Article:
In this article, I will show you how to properly understand information printed on your tire sidewall. This would be helpful, particularly when you need a replacement for your tire.
There are 3 main important sections on each tire sidewall, these include:
- Tire specs
- UTQG Code.
Let’s take the picture bellow as an example:
Let’s discuss all above components of the tire specs in details.
Thus, we can see from the picture, the thickness of that tire is 225 millimeters. (25.4 millimeters = 1 inch).
In the example, the number 97 indicates that the tire could carry 1609 pounds. In order to find out the exact weight that a certain tire can carry, please refer to the following table.
|Load index||lbs||Kg||Load index||lbs||Kg|
Speed ratings represented by letters from A (the lowest) to Y (The highest). The letter “V” means the maximum speed recommended is 149 miles per hour or 240 kilometers per hour.
Even though your tire can perform at this speed, you have to bear in mind that exceeding the lawful speed limit is not only illegal but also especially risky.
The following table gives information on speed ratings:
Department of transportation safety code (DOT)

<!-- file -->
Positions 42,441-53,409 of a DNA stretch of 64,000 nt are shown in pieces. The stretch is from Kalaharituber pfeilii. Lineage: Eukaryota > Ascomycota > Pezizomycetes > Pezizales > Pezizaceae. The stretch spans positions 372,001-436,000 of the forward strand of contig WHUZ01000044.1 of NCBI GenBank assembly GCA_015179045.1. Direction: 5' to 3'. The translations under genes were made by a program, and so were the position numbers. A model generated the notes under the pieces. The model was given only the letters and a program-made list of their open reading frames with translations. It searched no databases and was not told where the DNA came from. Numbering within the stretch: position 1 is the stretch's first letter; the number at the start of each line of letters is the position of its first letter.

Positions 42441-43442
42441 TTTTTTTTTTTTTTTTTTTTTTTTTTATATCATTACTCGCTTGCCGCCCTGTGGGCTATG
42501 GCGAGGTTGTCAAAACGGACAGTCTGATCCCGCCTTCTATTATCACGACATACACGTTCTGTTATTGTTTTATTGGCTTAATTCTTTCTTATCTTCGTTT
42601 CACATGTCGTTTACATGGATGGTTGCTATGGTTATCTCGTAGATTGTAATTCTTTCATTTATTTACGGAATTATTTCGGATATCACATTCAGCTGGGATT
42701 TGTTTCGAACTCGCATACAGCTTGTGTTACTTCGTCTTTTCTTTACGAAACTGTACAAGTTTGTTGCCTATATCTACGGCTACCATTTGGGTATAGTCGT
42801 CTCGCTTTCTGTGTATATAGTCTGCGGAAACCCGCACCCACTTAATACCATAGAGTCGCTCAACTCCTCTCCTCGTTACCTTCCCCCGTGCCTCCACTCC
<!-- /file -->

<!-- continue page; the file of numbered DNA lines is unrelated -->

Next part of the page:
The letters immerge after “DOT”(4B in the example), called the plant code, identify the tire’s maker and site of creation.
After that, you will see the two characters (08 in the example), indicating the tire size in a manufacturer’s internal code.
The next four characters (4DHR in the example) are also determined by the producer, showing brand characteristics of the tire.
The last four numbers (2910 in the example) give you information about produced date of your tire. The first two numbers are the manufactured week, while the others stand for manufactured year. For example, 2910 means the 29th week in the year 2010. By this way, it is easy to recognize when your tire was made.
The Uniform Quality Grading (UTQG), organized by the National Highway Safety Administration (NHTSA), is a way of tire classification. According to UTQG, there are three core components: